Worried mom explains why you can’t just switch brands amid baby formula shortage

If you are a parent of a minor child or know someone who is, you are aware of how difficult it is to locate their child’s formula.

Due to various factors, baby formula has become increasingly difficult to find in stores since the end of last year. 40% of the country’s formula supply is currently out of stock. While switching to a different brand of formula or even cow’s milk may appear to be the ideal option, this is far from reality.

One mother used TikTok to explain why she can’t purchase her daughter any brand. She’s not the only one.

Kayzie Weedman wants to raise awareness about a critical problem that she and other formula-feeding parents face: empty shelves.

“You go to your neighbourhood Target or Walmart and expect to find the formula your kid requires? Nope. She said in her now-viral TikTok, “Shelves are bare.”

Krayzie noted that because her kid has a “severe cow’s milk protein sensitivity,” she can’t just use any formula for her.

Like many other babies who rely on unique formulae, her baby develops a rash.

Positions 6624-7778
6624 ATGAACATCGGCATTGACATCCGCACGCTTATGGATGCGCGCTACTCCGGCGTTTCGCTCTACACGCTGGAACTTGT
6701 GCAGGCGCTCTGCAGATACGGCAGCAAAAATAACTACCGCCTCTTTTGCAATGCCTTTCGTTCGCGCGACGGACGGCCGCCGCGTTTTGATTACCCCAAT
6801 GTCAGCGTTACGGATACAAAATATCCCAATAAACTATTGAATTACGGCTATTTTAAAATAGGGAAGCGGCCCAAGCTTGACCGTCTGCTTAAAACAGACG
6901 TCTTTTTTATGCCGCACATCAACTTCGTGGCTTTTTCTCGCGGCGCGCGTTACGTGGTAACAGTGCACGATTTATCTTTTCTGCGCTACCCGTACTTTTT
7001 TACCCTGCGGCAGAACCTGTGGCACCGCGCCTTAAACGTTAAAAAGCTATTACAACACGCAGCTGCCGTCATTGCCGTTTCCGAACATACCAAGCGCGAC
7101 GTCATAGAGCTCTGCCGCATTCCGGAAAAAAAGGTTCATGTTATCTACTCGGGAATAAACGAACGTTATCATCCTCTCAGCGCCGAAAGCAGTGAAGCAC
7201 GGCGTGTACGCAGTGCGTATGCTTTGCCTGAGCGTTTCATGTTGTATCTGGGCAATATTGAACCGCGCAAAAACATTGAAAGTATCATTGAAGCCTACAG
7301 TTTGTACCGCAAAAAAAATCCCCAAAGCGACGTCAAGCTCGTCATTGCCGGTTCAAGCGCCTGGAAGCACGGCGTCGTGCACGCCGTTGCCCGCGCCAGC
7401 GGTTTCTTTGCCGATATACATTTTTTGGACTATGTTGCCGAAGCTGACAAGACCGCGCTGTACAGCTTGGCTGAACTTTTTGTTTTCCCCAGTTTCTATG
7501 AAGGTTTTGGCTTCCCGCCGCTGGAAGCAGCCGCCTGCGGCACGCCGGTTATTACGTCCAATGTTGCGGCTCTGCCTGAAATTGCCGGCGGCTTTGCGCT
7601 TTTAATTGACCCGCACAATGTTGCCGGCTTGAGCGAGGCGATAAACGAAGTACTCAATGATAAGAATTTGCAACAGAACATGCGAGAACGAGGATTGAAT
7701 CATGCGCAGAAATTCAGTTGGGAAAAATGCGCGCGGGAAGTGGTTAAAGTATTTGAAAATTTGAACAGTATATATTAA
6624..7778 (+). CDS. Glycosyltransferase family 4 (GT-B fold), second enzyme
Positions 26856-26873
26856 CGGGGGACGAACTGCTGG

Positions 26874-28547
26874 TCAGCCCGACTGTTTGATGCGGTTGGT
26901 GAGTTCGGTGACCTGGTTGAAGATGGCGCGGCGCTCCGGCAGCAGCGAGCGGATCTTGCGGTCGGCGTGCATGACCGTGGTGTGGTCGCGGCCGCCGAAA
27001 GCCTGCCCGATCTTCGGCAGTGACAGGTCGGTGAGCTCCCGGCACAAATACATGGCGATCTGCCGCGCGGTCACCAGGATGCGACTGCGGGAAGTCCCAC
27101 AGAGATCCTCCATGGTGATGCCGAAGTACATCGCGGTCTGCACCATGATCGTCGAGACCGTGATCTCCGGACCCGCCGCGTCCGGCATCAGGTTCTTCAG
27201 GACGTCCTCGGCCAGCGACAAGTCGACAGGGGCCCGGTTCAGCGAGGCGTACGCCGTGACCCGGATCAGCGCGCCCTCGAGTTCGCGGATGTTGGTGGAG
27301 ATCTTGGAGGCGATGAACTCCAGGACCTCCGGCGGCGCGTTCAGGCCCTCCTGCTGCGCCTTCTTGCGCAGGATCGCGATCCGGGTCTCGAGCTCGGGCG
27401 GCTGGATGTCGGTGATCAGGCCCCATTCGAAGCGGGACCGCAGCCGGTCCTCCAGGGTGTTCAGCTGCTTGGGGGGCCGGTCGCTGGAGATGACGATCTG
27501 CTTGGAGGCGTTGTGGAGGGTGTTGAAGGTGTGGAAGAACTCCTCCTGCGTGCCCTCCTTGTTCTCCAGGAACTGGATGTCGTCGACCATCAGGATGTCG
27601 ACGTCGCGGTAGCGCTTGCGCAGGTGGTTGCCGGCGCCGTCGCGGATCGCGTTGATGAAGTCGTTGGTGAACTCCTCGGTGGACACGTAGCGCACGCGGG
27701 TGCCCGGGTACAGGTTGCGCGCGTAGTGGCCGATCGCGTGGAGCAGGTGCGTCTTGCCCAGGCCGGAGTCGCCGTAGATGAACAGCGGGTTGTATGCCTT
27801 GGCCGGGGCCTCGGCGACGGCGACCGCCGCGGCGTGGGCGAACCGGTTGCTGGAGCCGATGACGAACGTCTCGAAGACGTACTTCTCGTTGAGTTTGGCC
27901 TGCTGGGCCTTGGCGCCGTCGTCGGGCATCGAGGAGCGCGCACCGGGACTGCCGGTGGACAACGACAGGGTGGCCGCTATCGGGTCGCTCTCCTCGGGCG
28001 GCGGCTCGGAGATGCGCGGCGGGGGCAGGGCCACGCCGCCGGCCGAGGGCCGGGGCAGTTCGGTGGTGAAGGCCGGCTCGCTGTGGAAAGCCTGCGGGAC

“So, what will I do if I can’t find the formula I need on the shelves?”

Her daughter’s prescription formula is six months out of stock at the drugstore, so she can’t buy it.

“All I have to do now is sit here and stare at empty shelves, unsure of what to do next.”

The problems started earlier in the pandemic when the formula was being stored, rapidly worsening.

Last year’s problems involved labour disruptions, transportation, and raw materials. After Abbott Nutrition issued a recall for several major brands, things soon got out of hand after reports of four babies becoming ill after ingesting formula from a Michigan plant.

Because most baby formula contains easier-to-digest protein from cow’s milk, babies with allergies to the protein cannot switch to a more widely available type.

Many people recommend breastfeeding instead, but Kayzie told Buzzfeed that this approach is more aggravating than beneficial.

“Because of Palmer’s immune system and allergy requirements, I could not breastfeed.” MY breastmilk was slowly poisoning my kid, and she would have died if I hadn’t used formula.”

Although parents are advised to nurse their infants exclusively for the first six months, research shows that just 26% of babies were breastfed during that period in 2018.

Medical issues, trauma, and the lack of parental leave could all contribute to this.

Kayzie, like many other parents, went to social media to find her daughter’s formula. She was fortunate in finding 12 cans, which she estimated would last her three months.

“You have no idea how much this means to me, and it’s incredible how social media can be utilised.”

It crushes my heart to see so many parents unable to feed their children. Worse, many people do not have other options.

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